I feel like the subject matter mentioned out of context might turn some people off (mostly women): it centralizes around the two jewish boys who created the comic book "The Escapist" (a metaphor for the "Superman" comic) in bustling New York City during and after World War II, a time when America needed a hero. I promise you, though, the characters, the tone, the locations and the deeply human undertones transcend the book's logline. It's really about love, religion, overcoming deep adversity (including nazis, heartbreak and profound loss), loyalty, friendship, death-defying escape acts and edge-of-your-seat excitement and adventure. The word "wondrous" really does capture the feeling the book left me with - a sense of childlike wonder and heart rending emotion simultaneously. It captures the excitement of the time so well that it made me feel I was part of something larger, just by reading it.
I hope you'll treat yourself to this (pulitzer winning) epic of human proportions. Regardless of your sex, religion, race or creed, this book has something amazing to give you. It has stuck with me for over ten years and I can't wait to read it again.
Top international reviews
Josef Kavalier escapes from Czechoslovakia at the start of WWII and arrives at the house of his aunt and cousin Ethel and Sam Clayman in New York with revenge against the Nazis in his heart and extraordinary talent in his fingertips. The novel traces the cousins' lives through their growing friendship and their artistic partnership in the era of comic books during the 1940s and 50s. Chabon cleverly switches between chapters that explore the relationship between the two cousins and those that tell the story from one or the other's point of view in immersive and wonderful detail - I thought that this created a really rich and layered story with believably flawed characters. Chabon maintains the momentum throughout as well and despite this being a long read (600+ pages of close type), I felt utterly compelled to turn page after page after page. A great literary adventure.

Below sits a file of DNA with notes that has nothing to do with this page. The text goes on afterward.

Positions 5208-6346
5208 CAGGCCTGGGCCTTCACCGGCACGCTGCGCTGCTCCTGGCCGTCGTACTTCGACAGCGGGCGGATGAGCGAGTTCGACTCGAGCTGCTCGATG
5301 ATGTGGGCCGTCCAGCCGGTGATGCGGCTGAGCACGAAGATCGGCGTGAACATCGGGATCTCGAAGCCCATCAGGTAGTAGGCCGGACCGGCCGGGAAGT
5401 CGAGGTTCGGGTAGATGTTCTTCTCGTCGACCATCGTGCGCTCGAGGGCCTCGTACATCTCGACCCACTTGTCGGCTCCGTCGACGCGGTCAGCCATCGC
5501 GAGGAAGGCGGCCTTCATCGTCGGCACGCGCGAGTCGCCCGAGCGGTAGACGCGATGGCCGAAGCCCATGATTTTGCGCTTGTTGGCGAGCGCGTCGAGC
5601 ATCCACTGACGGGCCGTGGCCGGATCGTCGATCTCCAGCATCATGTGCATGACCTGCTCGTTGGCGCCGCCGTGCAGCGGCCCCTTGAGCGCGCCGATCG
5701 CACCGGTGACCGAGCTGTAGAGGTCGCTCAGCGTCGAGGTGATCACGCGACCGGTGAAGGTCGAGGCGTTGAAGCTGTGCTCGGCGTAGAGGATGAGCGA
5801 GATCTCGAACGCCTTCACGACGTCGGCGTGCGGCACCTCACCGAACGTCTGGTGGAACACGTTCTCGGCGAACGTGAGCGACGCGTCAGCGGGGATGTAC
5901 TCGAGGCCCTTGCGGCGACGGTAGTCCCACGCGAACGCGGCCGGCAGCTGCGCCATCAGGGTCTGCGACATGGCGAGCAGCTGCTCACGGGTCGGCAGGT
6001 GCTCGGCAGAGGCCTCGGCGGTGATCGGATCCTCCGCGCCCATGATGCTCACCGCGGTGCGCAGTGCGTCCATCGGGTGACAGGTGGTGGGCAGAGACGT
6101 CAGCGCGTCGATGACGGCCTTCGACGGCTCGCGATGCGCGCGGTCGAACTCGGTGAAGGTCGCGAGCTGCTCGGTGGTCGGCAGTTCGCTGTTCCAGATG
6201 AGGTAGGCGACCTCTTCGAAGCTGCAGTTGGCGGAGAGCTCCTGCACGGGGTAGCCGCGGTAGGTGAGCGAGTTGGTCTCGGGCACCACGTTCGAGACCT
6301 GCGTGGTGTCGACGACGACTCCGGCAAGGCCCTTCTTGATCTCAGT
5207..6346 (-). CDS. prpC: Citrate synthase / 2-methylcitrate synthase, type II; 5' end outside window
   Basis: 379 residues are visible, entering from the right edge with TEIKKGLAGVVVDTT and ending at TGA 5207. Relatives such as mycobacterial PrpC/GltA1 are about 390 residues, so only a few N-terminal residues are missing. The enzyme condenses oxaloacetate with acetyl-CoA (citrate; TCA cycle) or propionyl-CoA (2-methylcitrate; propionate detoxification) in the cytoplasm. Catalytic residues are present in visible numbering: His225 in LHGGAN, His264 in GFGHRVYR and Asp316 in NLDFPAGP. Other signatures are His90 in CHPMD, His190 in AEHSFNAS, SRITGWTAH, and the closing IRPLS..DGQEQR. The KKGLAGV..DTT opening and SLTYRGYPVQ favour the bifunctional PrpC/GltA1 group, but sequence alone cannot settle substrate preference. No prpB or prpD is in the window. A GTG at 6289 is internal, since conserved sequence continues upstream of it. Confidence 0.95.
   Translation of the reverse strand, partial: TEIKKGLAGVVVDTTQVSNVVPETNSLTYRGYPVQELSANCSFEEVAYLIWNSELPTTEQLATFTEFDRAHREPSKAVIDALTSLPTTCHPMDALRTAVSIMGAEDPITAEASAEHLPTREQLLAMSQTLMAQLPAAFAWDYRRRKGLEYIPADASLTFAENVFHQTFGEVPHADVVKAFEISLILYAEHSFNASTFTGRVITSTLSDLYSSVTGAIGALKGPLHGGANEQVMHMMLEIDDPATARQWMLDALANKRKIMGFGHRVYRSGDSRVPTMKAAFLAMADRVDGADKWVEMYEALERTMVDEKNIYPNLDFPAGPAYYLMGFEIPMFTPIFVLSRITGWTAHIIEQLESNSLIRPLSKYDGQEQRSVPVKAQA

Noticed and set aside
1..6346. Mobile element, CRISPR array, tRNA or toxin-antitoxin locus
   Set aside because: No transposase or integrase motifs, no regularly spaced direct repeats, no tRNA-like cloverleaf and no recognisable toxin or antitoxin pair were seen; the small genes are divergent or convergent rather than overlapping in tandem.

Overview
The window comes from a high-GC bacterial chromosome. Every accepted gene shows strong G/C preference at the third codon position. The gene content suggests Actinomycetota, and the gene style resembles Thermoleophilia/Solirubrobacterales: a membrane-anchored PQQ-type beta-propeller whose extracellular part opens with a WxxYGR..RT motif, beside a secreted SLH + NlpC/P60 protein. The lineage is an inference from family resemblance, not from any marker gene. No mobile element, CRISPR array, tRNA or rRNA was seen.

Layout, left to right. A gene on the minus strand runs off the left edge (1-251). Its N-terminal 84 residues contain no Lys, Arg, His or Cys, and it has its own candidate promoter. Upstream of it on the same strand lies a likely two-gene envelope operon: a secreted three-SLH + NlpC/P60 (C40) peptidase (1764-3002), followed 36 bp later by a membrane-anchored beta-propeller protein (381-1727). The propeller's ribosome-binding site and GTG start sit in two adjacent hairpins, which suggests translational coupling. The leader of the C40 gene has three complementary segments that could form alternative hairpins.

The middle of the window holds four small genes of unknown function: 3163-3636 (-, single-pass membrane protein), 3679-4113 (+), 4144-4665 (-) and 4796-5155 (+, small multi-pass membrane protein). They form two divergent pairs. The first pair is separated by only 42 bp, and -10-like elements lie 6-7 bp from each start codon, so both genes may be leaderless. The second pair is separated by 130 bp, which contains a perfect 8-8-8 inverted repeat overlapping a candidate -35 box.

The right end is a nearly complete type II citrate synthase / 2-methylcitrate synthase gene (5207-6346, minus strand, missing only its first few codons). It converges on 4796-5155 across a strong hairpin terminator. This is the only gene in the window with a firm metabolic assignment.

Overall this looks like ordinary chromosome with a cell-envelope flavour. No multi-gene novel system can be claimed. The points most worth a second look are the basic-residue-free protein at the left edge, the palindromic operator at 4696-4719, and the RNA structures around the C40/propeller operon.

The novel is highly episodic but with recurring themes notably magic and escapist artistry. It's highly inventive and always keeps you guessing - and full of clever things. If I didn't ultimately warm to it, that's because I think I found the behaviours and decision taking of the central characters very hard to fathom. Perhaps we are not meant to understand Jisef but just go along for the ride...
Having read it over a decade ago, I did not recall all the plot points, so it was very enjoyable throughout. You can read it as a ripping yarn, an analogy for the plight of Jews during and after the war, and not worry too much about how deep it is. For me. this is Chabon's second best book, behind the recent Telegraph Avenue - which is better written, and just as entertaining.
Chabon's three early books have a homosexual character and storyline, and the one is K&C is central to the plot. I am not sure why he does this, but I am glad he doesn't do it anymore. It does not detract in any way from the tale, but it is peculiar that he felt compelled to include this 'twist.' Here, it makes sense.